Japanese photographer who raises provocative questions in her own self-portraits that are an exploration of the nature of identity. Some of her work has been taken in photobooths, whilst in her series "School Days" she assumes all the roles in the class photographs.
In 2004 she was awarded the Kimura Ihei Memorial Photography Award for Young Japanese Photographer and the International Center of Photography Infinity Award in the category of Young Photographer.
Contemporary portraiture can communicate various attitudes towards identity, status, individualism, time, place, culture and other connected ideas of the self. For artists, it can be used as a platform for discussion or as an enlightening tool for personal discovery. The work of Tomoko Sawada explores many of these sometimes contradictory ideas through self-created characters, the use of costume and staged photography allows Sawada to evoke the essence of ‘real’ people within a controlled environment.
Sawada’s series OMIAI, ID400 and School Days are fitting examples of her ability as both a photographer, and to some degree, performance artist. Reincarnating herself as numerous different schoolgirls or multiples of potential wives, Sawada explores Japanese stereotypes with humorous and delightful effect. By turning the lens on herself, Sawada explores the finer details of portraiture utilizing costume, facial expression and differing environments for the perfect photograph – the accessible photo-booth, studio, or working environment. Her work has a sense of familiarity, comforting but also unsettling in its realism and closeness.
Sawada enlists the assistance of studio photographers to document her work. This separation from the ‘artist’s hand’ further places Sawada in the realm of performer rather than photographer. Her art is connected to her surroundings, her costume, hair and make-up; all of the rudimentary and mundane objects that are usually taken for granted. Once formulated, her photographs act as an exploration of social badges, the malleability of the self and our position and role in contemporary society. The experimentation and repetitive nature of her photography further highlights Sawada’s skill in costume and theatrical prowess. The digital manipulation of her work feels real and her characters, believable. All of these elements culminate in a photographic document of Japanese society and the individuals that encapsulate it.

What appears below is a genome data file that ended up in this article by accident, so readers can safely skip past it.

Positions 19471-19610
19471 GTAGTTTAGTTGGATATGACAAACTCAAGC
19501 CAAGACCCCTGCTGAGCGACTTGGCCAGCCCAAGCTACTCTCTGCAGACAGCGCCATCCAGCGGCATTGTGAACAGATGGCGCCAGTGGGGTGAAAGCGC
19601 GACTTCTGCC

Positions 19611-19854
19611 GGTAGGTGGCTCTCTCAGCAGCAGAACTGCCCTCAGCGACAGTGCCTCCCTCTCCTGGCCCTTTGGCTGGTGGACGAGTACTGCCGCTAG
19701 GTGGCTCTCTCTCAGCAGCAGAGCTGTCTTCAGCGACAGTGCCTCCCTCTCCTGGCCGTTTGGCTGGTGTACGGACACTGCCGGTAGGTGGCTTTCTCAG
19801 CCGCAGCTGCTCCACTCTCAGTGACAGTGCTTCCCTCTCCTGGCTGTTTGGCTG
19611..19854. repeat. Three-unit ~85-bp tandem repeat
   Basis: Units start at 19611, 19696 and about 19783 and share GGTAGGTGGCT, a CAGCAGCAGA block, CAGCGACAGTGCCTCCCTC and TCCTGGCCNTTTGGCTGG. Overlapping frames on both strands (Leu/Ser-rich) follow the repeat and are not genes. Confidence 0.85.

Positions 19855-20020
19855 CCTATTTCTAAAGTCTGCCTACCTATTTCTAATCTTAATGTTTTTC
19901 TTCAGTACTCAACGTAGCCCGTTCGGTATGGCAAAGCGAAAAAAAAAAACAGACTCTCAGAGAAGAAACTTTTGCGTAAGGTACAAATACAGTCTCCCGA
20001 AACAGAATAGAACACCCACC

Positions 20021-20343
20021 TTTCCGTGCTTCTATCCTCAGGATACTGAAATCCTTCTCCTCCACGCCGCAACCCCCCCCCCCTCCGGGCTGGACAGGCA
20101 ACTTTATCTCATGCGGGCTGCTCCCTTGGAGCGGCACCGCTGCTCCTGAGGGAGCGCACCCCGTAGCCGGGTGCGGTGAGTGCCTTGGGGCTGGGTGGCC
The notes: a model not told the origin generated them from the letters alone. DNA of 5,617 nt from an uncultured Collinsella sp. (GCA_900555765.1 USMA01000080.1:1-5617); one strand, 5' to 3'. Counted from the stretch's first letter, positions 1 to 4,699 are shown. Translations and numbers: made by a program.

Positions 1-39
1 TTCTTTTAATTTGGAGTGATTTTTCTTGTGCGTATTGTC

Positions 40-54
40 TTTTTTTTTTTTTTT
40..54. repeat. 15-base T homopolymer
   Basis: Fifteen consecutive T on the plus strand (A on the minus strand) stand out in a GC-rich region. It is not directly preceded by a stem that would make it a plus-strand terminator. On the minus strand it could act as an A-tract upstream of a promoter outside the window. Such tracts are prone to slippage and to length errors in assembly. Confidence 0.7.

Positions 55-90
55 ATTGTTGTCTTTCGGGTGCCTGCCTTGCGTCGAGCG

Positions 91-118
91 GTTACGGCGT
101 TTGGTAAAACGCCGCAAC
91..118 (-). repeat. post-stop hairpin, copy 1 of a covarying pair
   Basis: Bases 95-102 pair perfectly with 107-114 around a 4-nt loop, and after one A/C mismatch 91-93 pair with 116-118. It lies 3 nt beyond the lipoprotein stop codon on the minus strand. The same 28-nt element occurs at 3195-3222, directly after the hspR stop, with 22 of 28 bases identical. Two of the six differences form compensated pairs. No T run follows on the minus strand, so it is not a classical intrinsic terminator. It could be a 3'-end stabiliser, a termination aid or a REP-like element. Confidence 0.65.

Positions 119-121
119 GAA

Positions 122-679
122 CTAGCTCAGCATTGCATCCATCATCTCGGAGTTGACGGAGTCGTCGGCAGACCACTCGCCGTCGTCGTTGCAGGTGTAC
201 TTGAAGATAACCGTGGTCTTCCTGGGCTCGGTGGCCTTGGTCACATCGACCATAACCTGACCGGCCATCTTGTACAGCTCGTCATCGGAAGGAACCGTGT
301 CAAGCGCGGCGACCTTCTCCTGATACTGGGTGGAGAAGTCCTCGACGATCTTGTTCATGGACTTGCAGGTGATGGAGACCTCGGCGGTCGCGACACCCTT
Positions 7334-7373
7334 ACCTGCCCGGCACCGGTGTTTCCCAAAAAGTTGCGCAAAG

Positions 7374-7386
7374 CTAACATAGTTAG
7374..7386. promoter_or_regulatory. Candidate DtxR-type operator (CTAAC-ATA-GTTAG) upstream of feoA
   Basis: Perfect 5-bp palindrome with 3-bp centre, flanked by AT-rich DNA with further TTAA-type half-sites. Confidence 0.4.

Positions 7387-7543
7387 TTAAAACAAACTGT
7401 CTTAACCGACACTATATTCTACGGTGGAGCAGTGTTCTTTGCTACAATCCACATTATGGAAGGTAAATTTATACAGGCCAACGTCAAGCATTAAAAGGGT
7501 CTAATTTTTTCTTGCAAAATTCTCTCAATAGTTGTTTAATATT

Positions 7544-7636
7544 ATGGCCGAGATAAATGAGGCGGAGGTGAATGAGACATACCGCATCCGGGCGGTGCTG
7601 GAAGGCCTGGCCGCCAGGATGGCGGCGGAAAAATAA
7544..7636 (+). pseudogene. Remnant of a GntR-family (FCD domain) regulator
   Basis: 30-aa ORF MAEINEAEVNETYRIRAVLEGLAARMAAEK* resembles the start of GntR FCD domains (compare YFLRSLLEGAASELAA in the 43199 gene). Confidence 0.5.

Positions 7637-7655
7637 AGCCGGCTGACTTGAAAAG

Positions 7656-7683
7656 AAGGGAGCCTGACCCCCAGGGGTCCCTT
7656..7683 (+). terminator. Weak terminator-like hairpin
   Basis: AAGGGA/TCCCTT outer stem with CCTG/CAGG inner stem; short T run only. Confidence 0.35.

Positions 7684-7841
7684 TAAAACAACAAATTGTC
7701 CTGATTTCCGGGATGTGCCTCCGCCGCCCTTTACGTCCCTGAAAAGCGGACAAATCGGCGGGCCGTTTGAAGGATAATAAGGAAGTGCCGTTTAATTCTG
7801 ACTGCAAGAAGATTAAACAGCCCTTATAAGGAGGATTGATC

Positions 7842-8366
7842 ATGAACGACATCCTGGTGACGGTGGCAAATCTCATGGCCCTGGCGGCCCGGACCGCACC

This highly skilled photographer’s body of work continues to grow. She has exhibited in major national and international galleries and group exhibitions where many public and private collectors have purchased her work. She is also the winner of many notable photography awards and grants.
(Courtesy of MEM, Tokyo, used with permission, 13 April 2012)
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